restricted access The Development, Logic, and Legacy of Reflexive Concepts in Greek Philosophy
Abstract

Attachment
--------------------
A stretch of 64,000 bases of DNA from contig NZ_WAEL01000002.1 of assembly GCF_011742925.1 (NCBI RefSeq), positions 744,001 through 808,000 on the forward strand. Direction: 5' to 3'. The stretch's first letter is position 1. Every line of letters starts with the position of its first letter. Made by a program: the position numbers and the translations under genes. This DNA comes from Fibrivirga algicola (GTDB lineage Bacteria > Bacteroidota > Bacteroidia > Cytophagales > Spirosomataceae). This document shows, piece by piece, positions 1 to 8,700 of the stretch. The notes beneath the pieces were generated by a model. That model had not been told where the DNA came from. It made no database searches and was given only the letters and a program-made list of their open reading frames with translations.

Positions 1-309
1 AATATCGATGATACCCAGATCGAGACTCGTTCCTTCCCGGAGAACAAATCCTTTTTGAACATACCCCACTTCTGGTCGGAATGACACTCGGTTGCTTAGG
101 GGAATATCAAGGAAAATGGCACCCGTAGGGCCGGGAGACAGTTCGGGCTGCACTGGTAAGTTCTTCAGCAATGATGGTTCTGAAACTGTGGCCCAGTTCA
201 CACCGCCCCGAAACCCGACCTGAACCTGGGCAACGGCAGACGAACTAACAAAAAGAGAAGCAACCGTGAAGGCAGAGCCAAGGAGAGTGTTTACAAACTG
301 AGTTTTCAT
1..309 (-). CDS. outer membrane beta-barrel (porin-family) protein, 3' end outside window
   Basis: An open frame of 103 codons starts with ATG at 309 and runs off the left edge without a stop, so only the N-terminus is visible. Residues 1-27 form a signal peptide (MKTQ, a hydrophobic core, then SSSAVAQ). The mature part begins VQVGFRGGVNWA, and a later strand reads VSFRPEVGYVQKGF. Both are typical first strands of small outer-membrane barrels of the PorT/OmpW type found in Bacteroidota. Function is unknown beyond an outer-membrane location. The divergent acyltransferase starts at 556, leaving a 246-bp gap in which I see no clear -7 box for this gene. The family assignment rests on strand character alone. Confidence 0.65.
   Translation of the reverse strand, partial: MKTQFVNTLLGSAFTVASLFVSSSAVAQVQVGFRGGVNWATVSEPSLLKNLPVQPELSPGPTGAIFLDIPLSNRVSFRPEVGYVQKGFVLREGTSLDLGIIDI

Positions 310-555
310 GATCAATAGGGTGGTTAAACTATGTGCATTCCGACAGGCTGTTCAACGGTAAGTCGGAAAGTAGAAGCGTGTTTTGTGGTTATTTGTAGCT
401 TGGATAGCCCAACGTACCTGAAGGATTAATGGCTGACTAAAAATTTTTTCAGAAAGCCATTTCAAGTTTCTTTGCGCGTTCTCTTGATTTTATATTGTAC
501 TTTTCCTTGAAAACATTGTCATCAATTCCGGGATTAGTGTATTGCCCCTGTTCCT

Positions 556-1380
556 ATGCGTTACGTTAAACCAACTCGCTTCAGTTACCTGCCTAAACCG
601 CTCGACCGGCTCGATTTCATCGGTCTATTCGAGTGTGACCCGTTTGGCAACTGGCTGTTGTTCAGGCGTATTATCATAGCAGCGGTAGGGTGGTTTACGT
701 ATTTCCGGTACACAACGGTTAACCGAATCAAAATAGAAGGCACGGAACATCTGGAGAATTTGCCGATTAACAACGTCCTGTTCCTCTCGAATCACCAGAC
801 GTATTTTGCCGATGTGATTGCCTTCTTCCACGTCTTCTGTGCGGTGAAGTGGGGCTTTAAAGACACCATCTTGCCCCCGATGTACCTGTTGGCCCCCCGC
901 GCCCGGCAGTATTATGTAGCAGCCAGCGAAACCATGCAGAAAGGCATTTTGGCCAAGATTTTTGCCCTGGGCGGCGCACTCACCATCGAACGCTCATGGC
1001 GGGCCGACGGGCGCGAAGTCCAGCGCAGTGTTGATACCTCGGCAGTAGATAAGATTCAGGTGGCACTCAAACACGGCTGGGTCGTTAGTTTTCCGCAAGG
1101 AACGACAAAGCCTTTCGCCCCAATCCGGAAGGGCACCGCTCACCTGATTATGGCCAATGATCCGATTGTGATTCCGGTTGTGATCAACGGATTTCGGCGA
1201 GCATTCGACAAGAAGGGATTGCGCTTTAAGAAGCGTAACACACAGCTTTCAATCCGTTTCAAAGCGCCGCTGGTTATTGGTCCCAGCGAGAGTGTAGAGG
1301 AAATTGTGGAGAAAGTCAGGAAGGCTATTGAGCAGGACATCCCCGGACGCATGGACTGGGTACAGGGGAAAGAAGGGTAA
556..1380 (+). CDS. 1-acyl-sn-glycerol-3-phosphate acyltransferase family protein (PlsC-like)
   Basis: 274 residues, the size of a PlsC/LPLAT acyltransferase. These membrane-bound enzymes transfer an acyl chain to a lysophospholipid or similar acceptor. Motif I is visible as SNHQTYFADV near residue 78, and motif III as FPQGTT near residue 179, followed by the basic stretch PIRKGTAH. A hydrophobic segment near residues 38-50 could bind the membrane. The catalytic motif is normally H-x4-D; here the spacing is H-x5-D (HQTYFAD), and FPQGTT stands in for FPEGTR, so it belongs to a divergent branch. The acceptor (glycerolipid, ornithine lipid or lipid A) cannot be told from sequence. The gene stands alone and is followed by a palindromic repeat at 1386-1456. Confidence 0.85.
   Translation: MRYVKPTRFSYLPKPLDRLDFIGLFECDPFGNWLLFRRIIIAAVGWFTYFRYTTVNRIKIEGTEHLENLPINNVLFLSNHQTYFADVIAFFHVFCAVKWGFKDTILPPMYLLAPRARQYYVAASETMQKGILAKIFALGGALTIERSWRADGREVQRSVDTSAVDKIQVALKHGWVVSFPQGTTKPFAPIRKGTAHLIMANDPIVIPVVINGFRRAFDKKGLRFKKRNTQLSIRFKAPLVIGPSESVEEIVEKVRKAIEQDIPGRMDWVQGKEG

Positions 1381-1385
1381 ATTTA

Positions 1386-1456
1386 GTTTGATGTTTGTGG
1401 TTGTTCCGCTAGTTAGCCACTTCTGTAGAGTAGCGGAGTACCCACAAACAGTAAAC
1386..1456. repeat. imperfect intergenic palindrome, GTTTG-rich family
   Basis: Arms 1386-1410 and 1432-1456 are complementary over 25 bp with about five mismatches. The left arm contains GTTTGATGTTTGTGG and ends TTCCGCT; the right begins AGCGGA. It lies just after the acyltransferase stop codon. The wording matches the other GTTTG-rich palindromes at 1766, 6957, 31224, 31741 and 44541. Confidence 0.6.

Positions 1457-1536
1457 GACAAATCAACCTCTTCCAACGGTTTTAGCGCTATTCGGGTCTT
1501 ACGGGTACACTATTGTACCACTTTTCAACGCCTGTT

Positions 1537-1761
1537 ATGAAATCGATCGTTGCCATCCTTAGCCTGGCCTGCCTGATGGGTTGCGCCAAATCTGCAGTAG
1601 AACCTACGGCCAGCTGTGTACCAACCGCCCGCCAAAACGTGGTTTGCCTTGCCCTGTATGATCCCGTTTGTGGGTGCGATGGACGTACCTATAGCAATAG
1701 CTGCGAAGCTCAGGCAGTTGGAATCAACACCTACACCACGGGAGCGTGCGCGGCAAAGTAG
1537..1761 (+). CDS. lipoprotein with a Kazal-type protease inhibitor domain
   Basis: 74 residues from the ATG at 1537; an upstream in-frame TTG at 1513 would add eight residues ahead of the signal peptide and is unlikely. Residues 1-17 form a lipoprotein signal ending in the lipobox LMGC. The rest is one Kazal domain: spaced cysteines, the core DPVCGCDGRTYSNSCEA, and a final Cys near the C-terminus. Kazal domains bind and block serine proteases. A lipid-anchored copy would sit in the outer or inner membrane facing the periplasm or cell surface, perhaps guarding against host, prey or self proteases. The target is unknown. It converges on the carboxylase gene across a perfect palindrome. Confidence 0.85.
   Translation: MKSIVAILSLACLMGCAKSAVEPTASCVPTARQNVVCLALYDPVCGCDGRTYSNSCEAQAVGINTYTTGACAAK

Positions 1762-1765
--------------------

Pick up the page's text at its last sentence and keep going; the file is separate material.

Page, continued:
Reflexive concepts and philosophy have a history of intimacy. From the beginning, philosophy's discourse incorporates reflexive ideas and makes these essential building-blocks in its project to think the real. I argue that concepts such as the self-moving and self-gathering soul in cosmology and anthropology, the thing-in-itself in ontology, and self-care in ethics become primordial reflexive operations which ground and animate their respective realms, and form an ecology of reflexive ideas. I provide an account of the underlying reasons for the development of these reflexive concepts, while at the same time sketching their reception and legacy in the tradition.


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